Korean adoptee Spencer Stevens graciously created this easy-to-follow flowchart to help foreign-born adoptees determine whether or not they have United States citizenship. Thank you, Spencer! (Also, shout out to the non-profit organization he works for: Connect-a-Kid)
If you’ve changed your name (marriage, return to Korean name, etc), then it’s recommended to file a N-565 for a replacement with the new information at your earliest convenience. There are fees associated with these forms and if paying for any of them creates a financial hardship, see if you apply to the requirements for the I-912 form to get the fee waived.
I’ve been in this country since I was 3 months old. The thought of anyone questioning the citizenship of adoptees had never crossed my mind until this administration. But all bets are off when the President’s closest advisor (white supremacist Steve Bannon) says things like, “We’re going to war in the South China Sea … no doubt.”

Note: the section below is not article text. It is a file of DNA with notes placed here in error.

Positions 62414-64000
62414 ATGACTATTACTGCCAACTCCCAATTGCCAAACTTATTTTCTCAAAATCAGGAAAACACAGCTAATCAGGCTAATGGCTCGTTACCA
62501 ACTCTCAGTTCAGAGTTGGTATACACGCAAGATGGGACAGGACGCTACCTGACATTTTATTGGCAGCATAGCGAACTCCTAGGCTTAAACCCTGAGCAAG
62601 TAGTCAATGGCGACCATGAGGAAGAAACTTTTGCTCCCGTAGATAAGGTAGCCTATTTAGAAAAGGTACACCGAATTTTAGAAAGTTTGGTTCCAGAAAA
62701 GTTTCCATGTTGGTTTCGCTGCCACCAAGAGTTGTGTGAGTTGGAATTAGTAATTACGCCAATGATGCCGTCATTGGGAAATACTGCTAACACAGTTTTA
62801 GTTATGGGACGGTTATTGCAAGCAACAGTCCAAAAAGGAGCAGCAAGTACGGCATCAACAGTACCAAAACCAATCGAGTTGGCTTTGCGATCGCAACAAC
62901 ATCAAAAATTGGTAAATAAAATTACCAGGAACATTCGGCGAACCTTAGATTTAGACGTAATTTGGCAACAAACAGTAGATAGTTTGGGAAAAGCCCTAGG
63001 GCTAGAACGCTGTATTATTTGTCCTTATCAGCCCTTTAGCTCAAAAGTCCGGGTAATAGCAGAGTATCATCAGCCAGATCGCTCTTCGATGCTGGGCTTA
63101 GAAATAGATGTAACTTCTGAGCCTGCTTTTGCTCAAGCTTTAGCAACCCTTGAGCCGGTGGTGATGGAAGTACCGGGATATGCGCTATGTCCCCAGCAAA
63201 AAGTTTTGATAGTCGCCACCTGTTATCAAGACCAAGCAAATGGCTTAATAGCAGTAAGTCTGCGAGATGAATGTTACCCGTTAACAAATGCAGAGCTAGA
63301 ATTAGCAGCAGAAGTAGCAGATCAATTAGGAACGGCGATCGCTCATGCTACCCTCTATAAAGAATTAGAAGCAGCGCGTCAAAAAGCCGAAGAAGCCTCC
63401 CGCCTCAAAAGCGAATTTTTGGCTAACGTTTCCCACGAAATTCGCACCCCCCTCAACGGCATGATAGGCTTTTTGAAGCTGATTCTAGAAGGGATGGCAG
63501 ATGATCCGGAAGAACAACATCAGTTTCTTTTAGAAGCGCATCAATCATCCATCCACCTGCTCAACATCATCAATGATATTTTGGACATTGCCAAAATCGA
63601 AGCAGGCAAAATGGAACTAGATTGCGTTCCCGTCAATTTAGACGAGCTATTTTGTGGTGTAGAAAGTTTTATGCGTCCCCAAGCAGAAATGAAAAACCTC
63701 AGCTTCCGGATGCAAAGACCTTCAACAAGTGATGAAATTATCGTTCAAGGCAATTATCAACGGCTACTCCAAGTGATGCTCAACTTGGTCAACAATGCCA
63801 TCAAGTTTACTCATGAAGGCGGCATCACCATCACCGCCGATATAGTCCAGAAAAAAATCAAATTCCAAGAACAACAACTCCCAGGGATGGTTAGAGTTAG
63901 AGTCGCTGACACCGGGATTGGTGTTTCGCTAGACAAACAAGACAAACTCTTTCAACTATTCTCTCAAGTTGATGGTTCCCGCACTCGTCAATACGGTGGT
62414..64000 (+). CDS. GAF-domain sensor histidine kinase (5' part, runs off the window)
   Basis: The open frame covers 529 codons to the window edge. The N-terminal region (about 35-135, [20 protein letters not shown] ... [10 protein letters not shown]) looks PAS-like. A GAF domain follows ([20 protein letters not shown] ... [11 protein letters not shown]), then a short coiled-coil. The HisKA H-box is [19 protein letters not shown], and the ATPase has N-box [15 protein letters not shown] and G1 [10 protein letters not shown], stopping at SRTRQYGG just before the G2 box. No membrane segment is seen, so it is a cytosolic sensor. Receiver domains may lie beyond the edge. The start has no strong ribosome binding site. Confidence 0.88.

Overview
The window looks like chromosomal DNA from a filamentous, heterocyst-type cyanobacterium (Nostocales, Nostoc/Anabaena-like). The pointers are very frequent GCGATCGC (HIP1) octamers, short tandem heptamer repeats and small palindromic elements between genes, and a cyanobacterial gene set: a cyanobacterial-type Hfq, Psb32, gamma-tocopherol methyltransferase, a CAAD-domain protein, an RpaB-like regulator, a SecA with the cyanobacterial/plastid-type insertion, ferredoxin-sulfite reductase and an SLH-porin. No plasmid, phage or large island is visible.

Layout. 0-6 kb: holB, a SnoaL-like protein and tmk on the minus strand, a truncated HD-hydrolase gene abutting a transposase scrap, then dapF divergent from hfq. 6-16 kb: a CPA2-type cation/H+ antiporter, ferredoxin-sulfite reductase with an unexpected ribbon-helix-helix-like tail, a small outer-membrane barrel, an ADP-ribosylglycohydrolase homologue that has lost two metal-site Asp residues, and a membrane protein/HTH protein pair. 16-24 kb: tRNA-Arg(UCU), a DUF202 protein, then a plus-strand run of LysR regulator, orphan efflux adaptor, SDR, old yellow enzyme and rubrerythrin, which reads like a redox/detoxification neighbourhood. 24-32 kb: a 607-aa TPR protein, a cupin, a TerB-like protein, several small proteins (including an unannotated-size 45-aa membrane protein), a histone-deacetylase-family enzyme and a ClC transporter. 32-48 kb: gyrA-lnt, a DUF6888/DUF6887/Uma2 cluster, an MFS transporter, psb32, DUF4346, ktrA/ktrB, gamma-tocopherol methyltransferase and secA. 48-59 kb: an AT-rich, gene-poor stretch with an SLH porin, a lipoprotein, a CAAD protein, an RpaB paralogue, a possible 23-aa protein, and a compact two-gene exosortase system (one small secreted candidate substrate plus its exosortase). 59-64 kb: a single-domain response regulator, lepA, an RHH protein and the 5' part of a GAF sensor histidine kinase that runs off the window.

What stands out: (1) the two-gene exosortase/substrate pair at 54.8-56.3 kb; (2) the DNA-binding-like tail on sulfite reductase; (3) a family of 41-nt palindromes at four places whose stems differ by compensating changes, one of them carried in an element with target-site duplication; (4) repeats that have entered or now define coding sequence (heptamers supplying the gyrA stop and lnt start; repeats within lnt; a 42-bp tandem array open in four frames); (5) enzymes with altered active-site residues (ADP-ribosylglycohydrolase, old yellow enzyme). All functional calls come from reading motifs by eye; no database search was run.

I think I’ve taken my citizenship for granted, because I don’t remember anything about life before being American. And even though it gives me a sense of comfort to know that my parents did take the proper steps to ensure that I was naturalized, the terrorizing rhetoric against other Asian countries right now is leaving me feel vulnerable anyway. All I keep thinking about with the #MuslimBan and talks of a registry is Japanese American Internment camps– and CITIZENS being stripped of their property, jobs, and lives as they knew it. Trump surrogates are on record citing Japanese internment camps from WWII as “precedent” for the Muslim registry.
Yellow Peril is back in full-force, and I can’t help but feel a sense of doom. We have to keep our guard up for the next 4+ years, and do everything in our power to fight discriminatory policies — even if it doesn’t directly affect us. Everything is a precedent. This is only the beginning.